As well as being in and out of hospital, Greenlee found herself spending increasing amounts of time in jail. Then, after spending 12 years as a prostitute, she snapped and stabbed a man five times in an attempt to kill him. Luckily for both of them, she failed. She said the prosecution wanted her to be sentenced to 21 years in jail, but because her victim hadn’t died, she served only nine months inside.
At the age of 30, Greenlee ran away from her pimp. In a way, history repeated itself: No one went looking for her that day. She had aged out of the game, as she said. “I was a full-blown junkie and wasn’t performing like when they first got me. I was costing them too much and I needed more drugs to perform and the customers were complaining because I wasn’t performing like used to, nothing like when I was 13 or 14.
Her relief at escaping from a life of sexual servitude was dampened by the realities of the new life she started to lead. Too ashamed to reach out to her family, Greenlee slept rough, as she put it, for 10 years. Some nights she spent under bridges, some in abandoned buildings. Her dinner would come from hotel trash cans.
She had been pimped by three different men in those years, one she barely remembers. She heard that one had died from a unknown disease; she said she was told it wasn’t HIV, which was an unknown quantity when she was being pimped out in her youth. While walking the streets of Nashville lately, Greenlee often wonders if the girls she’s trying to help are still under the control of the men from her past and if they’re being sold to the same men. Do those men feel guilt for the lives they’ve ruined?
“I really do believe some of the pimps do regret,” she said. “You gotta look at some of the pimps that have done this: They daddy was a pimp or their friend was a pimp and they showed them how to make money, never work, how to make money, it’s just like drug dealing. I think it trickles down.”
But more than that, Greenlee wants to know what was going through her customers’ minds. “They as sick as the pimp because you knew I was 12 years old, but you still paid for me and you still had sex with me. But I wanna know what you think about when you go home to your wife and your two daughters.”
In a paradoxical way that almost defies logic, Greenlee turned once more to prostitution in her early 40s to save some money and try to get out for good. She was jailed one last time.
Upon release, she reached out to a friend for help. The woman, whom Greenlee did not want to name, had often looked for Greenlee around Nashville’s dangerous streets, crack houses and wherever she thought she might be. She had scraps of paper with her name and number on it. Perhaps many years after she should have made that call, she picked up the phone and as quickly as she was whipped off the street as a 12-year-old girl, she started her recovery as a 42-year-old woman.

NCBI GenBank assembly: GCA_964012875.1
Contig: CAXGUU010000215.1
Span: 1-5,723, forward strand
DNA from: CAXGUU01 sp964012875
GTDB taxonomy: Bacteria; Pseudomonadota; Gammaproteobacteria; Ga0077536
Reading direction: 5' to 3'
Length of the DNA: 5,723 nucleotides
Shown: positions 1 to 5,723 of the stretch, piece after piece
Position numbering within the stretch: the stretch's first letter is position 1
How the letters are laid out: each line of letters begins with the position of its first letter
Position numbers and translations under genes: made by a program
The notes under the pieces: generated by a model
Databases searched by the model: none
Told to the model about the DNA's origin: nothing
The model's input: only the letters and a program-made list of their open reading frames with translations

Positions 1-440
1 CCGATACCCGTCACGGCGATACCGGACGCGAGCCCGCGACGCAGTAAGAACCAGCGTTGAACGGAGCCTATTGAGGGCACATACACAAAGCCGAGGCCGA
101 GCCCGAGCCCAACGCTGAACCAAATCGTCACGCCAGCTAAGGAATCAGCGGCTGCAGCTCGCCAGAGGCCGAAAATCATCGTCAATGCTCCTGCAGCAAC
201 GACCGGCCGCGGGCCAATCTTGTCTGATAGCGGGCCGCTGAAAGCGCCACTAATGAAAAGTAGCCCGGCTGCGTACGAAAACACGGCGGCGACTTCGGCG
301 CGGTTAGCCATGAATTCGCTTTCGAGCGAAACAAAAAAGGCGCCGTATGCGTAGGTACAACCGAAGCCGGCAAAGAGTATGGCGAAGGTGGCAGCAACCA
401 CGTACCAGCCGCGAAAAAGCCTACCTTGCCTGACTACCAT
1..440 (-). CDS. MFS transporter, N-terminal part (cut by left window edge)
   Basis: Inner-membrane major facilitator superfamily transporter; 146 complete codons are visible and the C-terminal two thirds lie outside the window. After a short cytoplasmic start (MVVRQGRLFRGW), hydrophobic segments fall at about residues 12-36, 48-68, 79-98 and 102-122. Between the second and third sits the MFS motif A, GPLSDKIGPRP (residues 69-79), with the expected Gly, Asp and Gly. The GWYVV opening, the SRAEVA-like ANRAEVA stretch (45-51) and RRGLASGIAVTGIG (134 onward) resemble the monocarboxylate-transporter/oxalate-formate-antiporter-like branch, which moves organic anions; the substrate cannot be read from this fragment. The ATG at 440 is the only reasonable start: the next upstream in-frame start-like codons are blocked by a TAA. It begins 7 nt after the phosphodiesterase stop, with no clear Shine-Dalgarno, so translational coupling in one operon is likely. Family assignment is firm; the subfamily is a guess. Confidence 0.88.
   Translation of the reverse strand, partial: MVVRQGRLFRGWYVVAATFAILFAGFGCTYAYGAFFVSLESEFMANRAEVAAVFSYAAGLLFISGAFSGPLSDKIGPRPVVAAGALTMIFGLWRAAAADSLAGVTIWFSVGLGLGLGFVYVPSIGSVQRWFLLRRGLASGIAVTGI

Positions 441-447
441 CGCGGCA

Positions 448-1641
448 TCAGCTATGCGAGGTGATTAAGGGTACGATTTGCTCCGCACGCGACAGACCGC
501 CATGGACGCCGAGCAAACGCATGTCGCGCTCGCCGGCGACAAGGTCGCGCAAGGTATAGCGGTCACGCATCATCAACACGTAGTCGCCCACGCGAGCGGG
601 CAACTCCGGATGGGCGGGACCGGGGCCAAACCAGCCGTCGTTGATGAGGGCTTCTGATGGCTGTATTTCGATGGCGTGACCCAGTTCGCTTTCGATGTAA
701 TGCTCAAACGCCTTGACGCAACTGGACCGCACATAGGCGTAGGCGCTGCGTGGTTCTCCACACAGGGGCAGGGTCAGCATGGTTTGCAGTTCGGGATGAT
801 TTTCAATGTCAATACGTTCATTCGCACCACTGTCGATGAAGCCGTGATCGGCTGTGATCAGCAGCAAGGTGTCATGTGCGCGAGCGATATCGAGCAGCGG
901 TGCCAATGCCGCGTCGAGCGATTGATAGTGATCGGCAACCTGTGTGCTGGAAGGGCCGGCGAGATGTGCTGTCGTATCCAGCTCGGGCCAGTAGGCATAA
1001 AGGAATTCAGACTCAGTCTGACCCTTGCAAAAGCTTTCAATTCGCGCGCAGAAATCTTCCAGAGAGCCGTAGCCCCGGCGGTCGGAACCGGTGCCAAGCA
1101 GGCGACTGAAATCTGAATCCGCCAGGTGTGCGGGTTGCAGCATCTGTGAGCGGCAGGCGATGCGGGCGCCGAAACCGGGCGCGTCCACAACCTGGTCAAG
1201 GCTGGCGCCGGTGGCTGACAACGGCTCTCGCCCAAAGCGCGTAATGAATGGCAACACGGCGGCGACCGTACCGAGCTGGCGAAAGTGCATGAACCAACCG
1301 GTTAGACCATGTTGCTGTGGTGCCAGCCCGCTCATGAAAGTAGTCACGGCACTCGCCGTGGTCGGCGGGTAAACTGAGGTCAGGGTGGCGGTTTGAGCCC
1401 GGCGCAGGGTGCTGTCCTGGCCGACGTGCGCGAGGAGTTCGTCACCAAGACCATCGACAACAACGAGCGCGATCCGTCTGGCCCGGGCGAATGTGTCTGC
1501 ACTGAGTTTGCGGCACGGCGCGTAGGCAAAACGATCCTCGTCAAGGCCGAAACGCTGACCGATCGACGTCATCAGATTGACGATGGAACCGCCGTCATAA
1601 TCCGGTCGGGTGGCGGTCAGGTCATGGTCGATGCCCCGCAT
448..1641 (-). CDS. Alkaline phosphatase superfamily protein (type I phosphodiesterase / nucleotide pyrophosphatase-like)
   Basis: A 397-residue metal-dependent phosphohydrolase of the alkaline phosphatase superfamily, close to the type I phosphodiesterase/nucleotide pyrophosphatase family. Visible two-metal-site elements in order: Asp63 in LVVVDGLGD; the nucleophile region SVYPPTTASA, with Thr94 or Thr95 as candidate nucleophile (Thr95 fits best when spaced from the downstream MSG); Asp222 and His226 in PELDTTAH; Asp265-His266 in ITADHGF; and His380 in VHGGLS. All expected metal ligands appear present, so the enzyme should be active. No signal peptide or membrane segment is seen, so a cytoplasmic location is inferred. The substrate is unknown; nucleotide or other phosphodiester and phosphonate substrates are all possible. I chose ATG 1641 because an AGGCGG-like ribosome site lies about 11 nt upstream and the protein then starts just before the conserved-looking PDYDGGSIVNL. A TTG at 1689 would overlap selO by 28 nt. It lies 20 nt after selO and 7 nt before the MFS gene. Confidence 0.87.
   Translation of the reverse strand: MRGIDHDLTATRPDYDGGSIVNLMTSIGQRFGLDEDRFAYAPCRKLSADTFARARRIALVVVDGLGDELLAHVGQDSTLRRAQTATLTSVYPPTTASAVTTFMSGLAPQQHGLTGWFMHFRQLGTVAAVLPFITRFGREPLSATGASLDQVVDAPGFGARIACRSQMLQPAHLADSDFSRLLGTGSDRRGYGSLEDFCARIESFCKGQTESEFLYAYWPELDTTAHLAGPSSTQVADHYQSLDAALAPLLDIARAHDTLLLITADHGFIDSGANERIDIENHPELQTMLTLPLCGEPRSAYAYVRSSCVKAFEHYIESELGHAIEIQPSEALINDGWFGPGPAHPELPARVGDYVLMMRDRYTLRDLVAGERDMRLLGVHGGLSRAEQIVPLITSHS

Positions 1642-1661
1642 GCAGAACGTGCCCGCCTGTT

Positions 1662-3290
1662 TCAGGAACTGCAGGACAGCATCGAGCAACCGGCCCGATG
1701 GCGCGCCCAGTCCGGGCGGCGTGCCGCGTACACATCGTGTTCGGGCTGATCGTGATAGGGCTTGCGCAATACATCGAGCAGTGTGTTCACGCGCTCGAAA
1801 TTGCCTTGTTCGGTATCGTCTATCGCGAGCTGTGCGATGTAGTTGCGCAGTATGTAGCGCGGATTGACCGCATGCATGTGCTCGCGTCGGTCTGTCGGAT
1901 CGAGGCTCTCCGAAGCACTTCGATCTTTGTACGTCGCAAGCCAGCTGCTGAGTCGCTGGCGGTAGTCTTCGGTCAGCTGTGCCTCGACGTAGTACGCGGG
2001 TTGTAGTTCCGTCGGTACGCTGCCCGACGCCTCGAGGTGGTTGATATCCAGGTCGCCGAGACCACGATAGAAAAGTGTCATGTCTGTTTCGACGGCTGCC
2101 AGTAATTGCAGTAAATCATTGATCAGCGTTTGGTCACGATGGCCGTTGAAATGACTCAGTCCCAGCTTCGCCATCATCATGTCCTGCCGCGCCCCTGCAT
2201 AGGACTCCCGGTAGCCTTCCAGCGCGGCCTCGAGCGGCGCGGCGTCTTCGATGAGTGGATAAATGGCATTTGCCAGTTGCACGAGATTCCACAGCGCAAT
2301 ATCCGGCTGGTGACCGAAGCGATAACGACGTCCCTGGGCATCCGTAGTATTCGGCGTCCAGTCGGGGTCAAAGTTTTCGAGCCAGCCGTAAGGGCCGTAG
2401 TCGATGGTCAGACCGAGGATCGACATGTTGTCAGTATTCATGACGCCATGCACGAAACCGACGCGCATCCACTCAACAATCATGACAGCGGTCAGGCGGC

“One of the reasons I thought I should get out and do something is because of the ladies, the little girls in the basement, but they ladies now, because I would always want to come back and save them.”
Unfortunately for Greenlee, many of the girls she'd met in that basement 30 years before had gone off the grid. Most had died or were suffering from mental issues that inevitably come with decades of brutality.
“I always want to go back and get them and save them, but a majority of them got sick and most of them are now dead. I see them on the news or I been told that they died.”
Greenlee consoles herself with the knowledge that she got out and has since been able to help others change their lives.
After getting herself on the straight and narrow, Greenlee had one more life to save: the son she had barely known. Though he had lived with her parents, he more or less raised himself and had been on a path similar to hers. Greenlee admits that she may have even bought drugs from him at one point.
She lost touch with him as she was preparing to go into a rehab program in 2001, she said, struggling to hold back tears now. “I got out two years later. He was 29 at the time and I went looking for him to let him know that I was clean and I got help and I know how to help you and I’m coming to take you to rehab.”
For Greenlee, the thought of reclaiming her son and living a normal family life was something that she had dreamt about for three decades.
She met with him on the Saturday not long after she was released from rehab. She had new energy and was determined to turn her son’s life around.
Two days later Greenlee received a call.
“I got a phone call from Vanderbilt Hospital telling me that my son has been murdered and I need to identify his body.”
According to police, Rodriguez had walked down the street wearing a blue scarf in a red-scarf area. He was wearing the wrong gang colors and was murdered for it.
“I could use his death to go back out there [and] give up, but he wouldn’t want me to do that,” Greenlee said. “He saw me clean, he saw me trying to help the community, and he saw me doing things for the homeless, the girls and the gangbangers. His death gave me strength to create new ways to help people.”
Greenlee started two nonprofit groups to help her get over the death of her son and help other mothers deal with similarly traumatic episodes. Her first groups were the Nashville Peacemakers and Mothers Over Murder.
Amazingly, Greenlee doesn’t hate the man who killed her son because, as she says, he needs help too.
“I looked for the guy that murdered him because I want to help him and I want to love him. Fifteen years in prison isn’t going to help him, but five years with me is going to help him. I’m gonna teach him something. I don’t want the police to get him, I wanna get him.
“That’s why I’m hoping that my hope, my strength and my courage keep on going, ’cause it makes me feel like I’m saving those eight girls that nobody came to save.”